Blackmail charges against CFMMEU officials John Setka, Shaun Reardon dropped

May 16, 2018
John Setka (left) and Shaun Reardon outside the Magistrate's Court on May 16.

Blackmail charges brought against Construction, Forestry, Maritime, Mining and Energy Union (CFMMEU) leaders John Setka and Shaun Reardon were dropped by Victorian prosecutors on May 16 in a major embarrassment for the federal government’s trade union royal commission, police and prosecutors.

Prosecutors dropped the charges against Setka and Reardon at a pre-trial committal hearing in Melbourne Magistrates Court, in a backdown that raises serious questions about the decision to charge the two men and the credibility of the Royal Commission into Trade Union Governance and Corruption, called by then-Prime Minister Tony Abbott in 2014.

Prosecutor Ray Gibson told the court: “After a careful assessment of the evidence we’ve heard, I have instructions to withdraw the charges against both accused.”

Setka and Reardon’s legal team agreed, as did magistrate Charlie Rozencwajg, who said: “I think it’s a very sensible resolution to this matter.”

Setka and Reardon were charged in 2015 after an investigation by a joint Victorian and federal police unit, following a referral by the royal commission.

The charges stemmed from allegations the pair had threatened to blockade Boral plants and trucks if the company did not stop supplying concrete to Melbourne worksites run by construction giant Grocon. At the time, the CFMEU was fighting for the right to appoint occupational health and safety representatives at Grocon sites.

The prosecution had alleged the blackmail took place during a meeting between Setka, Reardon and Boral executives Paul Dalton and Peter Head in Melbourne in April 2013. The decision to drop the charges was partly based on the performance of Dalton and Head during cross-examination in the committal hearing.

Dalton faced intense questioning by defence barristers about his decision to destroy his original handwritten record of the meeting. Head was grilled about whether he knew that Boral had called the meeting with an aim to “do a deal” with the union to lift its ban on cement deliveries.

Authorities also believed the involvement of Boral’s law firm Freehills may have weakened the prosecution. Freehills played a key role in assisting the company deal with the union and the prosecution, including in helping to redraft witness statements.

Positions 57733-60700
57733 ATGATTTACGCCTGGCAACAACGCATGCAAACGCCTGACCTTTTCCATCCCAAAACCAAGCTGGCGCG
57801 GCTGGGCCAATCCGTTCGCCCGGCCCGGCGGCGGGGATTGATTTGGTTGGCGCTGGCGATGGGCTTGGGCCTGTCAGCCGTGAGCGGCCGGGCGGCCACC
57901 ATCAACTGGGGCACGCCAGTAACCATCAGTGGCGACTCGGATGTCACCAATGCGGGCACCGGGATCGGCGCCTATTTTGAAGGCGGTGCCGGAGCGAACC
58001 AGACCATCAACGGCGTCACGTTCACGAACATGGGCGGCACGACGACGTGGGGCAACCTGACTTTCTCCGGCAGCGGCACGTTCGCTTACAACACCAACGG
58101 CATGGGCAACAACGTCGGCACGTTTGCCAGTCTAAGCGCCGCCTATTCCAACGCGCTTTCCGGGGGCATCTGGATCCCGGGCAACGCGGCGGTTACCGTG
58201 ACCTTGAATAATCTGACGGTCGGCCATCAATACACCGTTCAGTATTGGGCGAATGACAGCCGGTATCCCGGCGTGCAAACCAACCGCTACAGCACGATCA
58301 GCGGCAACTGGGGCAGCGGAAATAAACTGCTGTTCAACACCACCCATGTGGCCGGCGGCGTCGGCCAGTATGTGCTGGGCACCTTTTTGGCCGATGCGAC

Outside court, Peter Gordon, who represented Setka and Reardon, said the decision to drop the charges ended a "dark chapter" in Australia's political and union history.

He said Boral's credibility had been "shredded" during the court process: "What we do know is that gross and unlawful distortion took place, and that's the only way in which these charges could have ever been brought."

He said the 2013 meeting had been distorted by Boral and its legal team, who now deserved to face charges themselves: "It’s been exposed that neither of Boral’s men took the coffee shop conversation as any kind of threat at the time, did not view it as any kind of threat for over a year and after a year their recollection got changed.

“It got changed only after various lawyers got involved, lawyers for Boral, lawyers for the ACCC, lawyers for Dyson Heydon’s royal commission … all of these lawyers were given their riding instructions by men who were on a mission for the extreme right of our politics.”

On the steps of the Magistrates' Court Setka said he and Reardon had been the victims of a politically motivated witch-hunt intended to criminalise trade union activity.

He said the case against them was a conspiracy that at times involved Abbott, Senator Eric Abetz and former Victorian Attorney-General in the Napthine government, Robert Clark.

“Our job is to preserve life, to make sure that our members go home to their families every night and that’s all we were trying to do,” he said. “They were trying to criminalise that.”

The backdown supports the union movement’s long-held claim that the royal commission and associated police investigations amounted to a political witch-hunt. The CFMEU was a key focus of the trade union royal commission's final report released in 2015, in which Commissioner Dyson Heydon said the union acted in "wilful defiance of the law".

In a statement, Victorian Trades Hall secretary Luke Hilikari said: “John and Shaun have been dragged through the mud for standing up for health and safety in one of our most dangerous industries. It is disgraceful that these trumped-up charges got this far.

“It’s crystal clear that Boral executives were working hand-in-glove with the Turnbull government in an attempt to destroy the Australian union movement. Today, they’ve failed.

“The entire process was a politically motivated farce from start to finish, designed to humiliate two men who have spent their lives standing up for workers.

“John, Shaun and construction workers right across Victoria have faced three long years of public harassment and bullying at the hands of the Turnbull government, the ABCC, the ACCC and the Royal Commission into Union Governance. This is beyond a joke. This is a national disgrace.

“John, Shaun and workers right across Australia deserve a grovelling apology for this mess. Malcolm Turnbull should be the first to apologise, followed by Michaelia Cash.

“Fighting for health and safety is not a crime. It’s about saving lives.”

You need Green Left, and we need you!

Green Left is funded by contributions from readers and supporters. Help us reach our funding target.

Make a One-off Donation or choose from one of our Monthly Donation options.

Become a supporter to get the digital edition for $5 per month or the print edition for $10 per month. One-time payment options are available.

You can also call 1800 634 206 to make a donation or to become a supporter. Thank you.